|Chemical Sedimentary Rocks
Chemical rocks are deposited from aqueous solutions and precipitation may be caused by chemical or biochemical processes. The formation of chemical rocks is not dependent on currents or energy, and particle size is not as important in classification as in clastic rocks. Instead, these rocks are classified on the chemistry of the dominant minerals. The three common groups of chemical rocks are Carbonates, Evaporites and Chert.
Carbonate rocks are those composed of the carbonate minerals, Calcite (CaC03) and Dolomite ((Mg,Ca)C03). Any rock dominated by Calcite is called a Limestone, although there are many different types. Limestones are almost all formed under the influence of the biota (organisms living in the water). Some examples are clams, corals and snails, which extract the constituent chemicals from the water to form their exoskeletons. When these animals die, they leave their skeletons behind and these particles can become incorporated into the rocks. More commonly, Calcite is precipitated by the actions of single-celled organisms (algaes and zooplankton). These microscopic Calcite particles make up most of Limestone. Limestone can be identified in the same way that Calcite is identified, by an obvious reaction to dilute hydrochloric acid. If a Limestone has no other distinguishing feature other, it is called either Limestone, or a Micrite. Some Limestones contain obvious fossils, these are called Fossiliferous Limestone. If a Limestone is composed entirely of obvious (and often large) shell fragments, it is called a Coquina. A Limestone are composed of the tiny exoskeletons of algaes is called Chalk and can be distinguished from a Micrite because the Chalk will feel somewhat gritty. Finally, some Limestones are made up of small (sand sized) spheres of Calcite. These spheres are called ooliths and the rock is called an Oolitic Limestone.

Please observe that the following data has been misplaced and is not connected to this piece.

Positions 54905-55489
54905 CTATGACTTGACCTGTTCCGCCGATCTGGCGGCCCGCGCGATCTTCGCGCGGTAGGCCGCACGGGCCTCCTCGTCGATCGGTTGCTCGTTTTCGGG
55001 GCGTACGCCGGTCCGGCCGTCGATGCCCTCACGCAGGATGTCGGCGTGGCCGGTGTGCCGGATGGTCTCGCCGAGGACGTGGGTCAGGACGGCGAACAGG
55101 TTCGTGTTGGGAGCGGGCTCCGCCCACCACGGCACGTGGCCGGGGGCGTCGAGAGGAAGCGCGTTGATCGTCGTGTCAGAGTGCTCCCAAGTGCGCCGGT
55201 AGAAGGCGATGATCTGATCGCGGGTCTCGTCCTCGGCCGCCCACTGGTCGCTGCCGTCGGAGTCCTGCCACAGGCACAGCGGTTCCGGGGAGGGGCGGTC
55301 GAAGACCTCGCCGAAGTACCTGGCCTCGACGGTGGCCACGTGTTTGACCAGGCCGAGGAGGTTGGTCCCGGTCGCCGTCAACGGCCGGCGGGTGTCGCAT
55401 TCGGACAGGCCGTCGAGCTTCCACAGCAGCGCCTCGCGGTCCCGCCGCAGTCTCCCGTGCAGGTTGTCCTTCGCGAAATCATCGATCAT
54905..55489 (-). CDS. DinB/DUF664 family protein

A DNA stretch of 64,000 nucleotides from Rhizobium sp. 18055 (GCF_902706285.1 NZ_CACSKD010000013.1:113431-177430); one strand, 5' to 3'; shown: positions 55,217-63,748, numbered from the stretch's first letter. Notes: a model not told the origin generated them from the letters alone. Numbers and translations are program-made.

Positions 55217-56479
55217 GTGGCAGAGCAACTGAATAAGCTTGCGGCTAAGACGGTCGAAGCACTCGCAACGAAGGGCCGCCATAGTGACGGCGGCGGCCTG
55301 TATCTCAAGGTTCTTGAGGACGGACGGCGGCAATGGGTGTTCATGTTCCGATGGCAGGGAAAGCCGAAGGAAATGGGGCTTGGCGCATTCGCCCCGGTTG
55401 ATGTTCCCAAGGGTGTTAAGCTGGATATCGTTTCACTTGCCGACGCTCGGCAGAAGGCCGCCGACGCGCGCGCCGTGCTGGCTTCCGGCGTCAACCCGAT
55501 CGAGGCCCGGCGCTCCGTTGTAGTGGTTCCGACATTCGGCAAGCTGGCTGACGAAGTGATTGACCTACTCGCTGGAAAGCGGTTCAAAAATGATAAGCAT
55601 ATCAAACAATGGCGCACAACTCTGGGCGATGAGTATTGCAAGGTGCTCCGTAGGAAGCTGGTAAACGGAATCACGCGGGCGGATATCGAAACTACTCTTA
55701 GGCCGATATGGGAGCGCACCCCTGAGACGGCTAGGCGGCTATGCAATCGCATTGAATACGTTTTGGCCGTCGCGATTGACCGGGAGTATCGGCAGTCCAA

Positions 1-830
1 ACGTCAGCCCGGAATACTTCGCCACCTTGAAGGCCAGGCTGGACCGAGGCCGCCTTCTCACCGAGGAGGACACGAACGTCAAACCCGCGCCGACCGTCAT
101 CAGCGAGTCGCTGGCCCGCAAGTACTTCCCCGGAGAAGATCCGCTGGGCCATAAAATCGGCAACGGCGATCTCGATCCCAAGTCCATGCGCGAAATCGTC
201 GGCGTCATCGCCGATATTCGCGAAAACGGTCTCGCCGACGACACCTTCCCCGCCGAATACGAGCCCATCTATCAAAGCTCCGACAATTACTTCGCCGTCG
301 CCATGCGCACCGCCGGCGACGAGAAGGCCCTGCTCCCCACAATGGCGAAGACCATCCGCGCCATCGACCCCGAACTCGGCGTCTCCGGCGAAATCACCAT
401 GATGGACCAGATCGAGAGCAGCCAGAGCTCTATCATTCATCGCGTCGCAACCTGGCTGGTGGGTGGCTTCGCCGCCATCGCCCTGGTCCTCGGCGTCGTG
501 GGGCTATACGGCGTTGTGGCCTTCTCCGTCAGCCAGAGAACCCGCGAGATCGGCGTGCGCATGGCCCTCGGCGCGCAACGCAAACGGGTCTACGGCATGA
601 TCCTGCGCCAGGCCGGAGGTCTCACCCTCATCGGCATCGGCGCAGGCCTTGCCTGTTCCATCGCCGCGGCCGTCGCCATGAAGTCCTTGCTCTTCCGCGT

If a rock is dominated by the mineral Dolomite, it is called a Dolostone. Essentially all Dolostones started out as Limestone, but have altered over time. Therefore it is possible to have most of the same features seen in Limestones. However, in most cases, when Dolostones are formed the original textures of the Limestone are destroyed by recrystallization, so most Dolostones look like Micrites or fossiliferous Limestone. The key to distinguishing Dolostones is to judge the reaction to dilute hydrochloric acid.
Evaporite rocks, in contrast to Carbonate rocks, are deposited by chemical precipitation (not biochemical). They are classified by the dominant mineral, Gypsum (Rock Gypsum or Alabaster) and Halite (Rock Salt). These rocks form when waters become highly saline (such as Great Salt Lake in Utah) and supersatured for these minerals. Normal ocean waters contain about 34,500 ppm TDS (Total Dissolved Solids). If the concentration reaches about 100,000 ppm TDS, then gypsum will begin to precipitate from the water. At a salinity of 350,000 ppm, Halite will begin to precipitate. These rocks are identified by being able to identify the constituent mineral.
Chert is a form of the mineral quartz which forms under the temperature and pressure conditions seen at the Earth's surface (quartz also forms under metamorphic and igneous conditions). Chert is a cryptocrystalline form of quartz with the same general properties, but with a different mineralogic structure. Chert is often formed by biochemical processes. Certain types of algae, called diatoms, are capable of extracting silica from water (both freshwater and marine) and using it to form an exoskeleton. When the algaes die, these skeletons can accumulate into a siliceous ooze layer, which when lithified forms a chert layer, or a chert nodule (a nodule is a lump). In marine environments, another silica producing organism is an ameoba type cell called a radiolarian. In marine environments, radiolarians together with diatoms contribute to formation of chert layers